After completing this course students will be familiar with the wide array of tools used by economists to understand the process of economic growth. In particular, students will be able to analyse empirical patterns of economic growth, identify its underlying causes, and assess the implications of economic policies. Students will build a small analytical model and adapt it to the newest insights from the growth literature, as well as write a policy paper discussing the growth effects of a specific policy proposal.
This course will comprise a combination of regular lectures, student presentations and class discussions. The specifics of student presentations will depend, among other things, on the size of the group.
The final grade for the course is a weighted average of assignments, presentations, and the written final exam.
As a prerequisite for the part on growth, students should know the Solow model. A good book on growth to prepare for this course is D. Weil "Economic Growth" 2nd edition (2009) or C. Jones "Introduction to Economic Growth" 2nd edition (2002). For the part on development, students are expected to have completed a full course in development economics at the Bachelor level, using books such as Todaro, Gillis or Meier and Rauch.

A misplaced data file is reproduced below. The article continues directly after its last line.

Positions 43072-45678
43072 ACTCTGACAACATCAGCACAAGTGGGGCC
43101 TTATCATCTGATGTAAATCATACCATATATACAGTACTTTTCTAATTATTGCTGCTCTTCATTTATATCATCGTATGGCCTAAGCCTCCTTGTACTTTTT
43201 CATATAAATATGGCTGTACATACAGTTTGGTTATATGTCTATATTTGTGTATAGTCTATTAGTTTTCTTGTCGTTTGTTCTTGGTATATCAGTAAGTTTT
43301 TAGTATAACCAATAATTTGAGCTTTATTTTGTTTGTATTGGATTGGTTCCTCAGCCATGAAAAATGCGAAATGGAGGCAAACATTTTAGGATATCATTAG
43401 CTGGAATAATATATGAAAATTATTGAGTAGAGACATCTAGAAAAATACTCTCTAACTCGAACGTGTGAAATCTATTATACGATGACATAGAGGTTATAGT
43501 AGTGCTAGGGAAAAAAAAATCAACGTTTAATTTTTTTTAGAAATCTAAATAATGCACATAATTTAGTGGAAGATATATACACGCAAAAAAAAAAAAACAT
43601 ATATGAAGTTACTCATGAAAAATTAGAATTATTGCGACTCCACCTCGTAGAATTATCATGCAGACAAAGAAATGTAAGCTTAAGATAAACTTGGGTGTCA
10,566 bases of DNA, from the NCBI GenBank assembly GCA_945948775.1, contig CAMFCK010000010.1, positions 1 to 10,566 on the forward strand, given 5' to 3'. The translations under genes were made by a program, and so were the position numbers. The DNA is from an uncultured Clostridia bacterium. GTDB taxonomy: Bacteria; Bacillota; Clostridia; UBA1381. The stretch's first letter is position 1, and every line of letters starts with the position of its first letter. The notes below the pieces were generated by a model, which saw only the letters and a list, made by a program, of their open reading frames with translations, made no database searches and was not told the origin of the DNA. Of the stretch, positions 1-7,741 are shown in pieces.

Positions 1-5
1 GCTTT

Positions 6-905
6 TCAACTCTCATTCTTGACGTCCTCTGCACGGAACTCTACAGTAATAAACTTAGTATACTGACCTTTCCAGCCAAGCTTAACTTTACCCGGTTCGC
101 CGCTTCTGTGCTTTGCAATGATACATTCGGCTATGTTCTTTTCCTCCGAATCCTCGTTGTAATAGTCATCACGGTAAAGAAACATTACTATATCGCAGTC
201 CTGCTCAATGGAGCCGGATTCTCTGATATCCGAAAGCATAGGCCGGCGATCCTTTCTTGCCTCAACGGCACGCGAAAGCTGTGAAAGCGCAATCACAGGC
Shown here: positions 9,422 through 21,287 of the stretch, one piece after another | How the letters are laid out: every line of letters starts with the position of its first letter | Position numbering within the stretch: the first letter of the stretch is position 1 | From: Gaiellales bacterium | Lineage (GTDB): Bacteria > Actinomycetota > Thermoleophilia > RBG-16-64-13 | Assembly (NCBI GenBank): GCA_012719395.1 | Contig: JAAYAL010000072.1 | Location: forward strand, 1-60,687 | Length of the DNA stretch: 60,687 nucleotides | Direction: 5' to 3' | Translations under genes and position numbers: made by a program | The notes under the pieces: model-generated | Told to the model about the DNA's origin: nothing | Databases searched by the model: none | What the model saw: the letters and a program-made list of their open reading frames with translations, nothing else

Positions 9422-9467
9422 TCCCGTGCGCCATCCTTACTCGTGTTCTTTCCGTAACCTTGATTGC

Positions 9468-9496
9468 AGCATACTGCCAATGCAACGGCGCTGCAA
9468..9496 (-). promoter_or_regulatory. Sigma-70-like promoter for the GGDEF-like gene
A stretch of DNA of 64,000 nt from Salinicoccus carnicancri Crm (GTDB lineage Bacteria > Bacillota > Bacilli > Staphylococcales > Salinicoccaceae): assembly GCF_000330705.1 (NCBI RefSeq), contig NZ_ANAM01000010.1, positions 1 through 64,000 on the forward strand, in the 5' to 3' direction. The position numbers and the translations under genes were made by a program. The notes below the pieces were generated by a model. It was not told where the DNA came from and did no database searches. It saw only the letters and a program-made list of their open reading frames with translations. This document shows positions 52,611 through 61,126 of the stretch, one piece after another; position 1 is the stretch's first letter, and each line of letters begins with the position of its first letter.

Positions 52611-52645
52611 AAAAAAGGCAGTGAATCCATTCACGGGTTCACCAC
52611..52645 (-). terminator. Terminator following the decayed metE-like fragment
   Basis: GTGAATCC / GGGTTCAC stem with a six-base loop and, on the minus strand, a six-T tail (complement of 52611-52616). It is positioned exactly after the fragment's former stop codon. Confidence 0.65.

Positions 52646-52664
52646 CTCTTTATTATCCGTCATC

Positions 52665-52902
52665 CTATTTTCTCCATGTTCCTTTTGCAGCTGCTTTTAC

The course will consist of lectures, with a detailed schedule to be published later. Students are supposed to prepare for class with compulsory readings and participate actively in class discussions.
Part I has a methodological focus, during which students will get acquainted with theories and evidence of economic growth and income convergence across countries. Part II will cover the role of institutions, political economy, innovation, education, and trade policy.
Type of instructions
2 x 2 hours interactive lecture
Type of exams
written exam, assignments, presentation
- Aghion, P. and P. Howitt (2009), The Economics of Growth, Cambridge MA : MIT Press.
- Lecture notes and selection of articles and chapters from books to be announced in class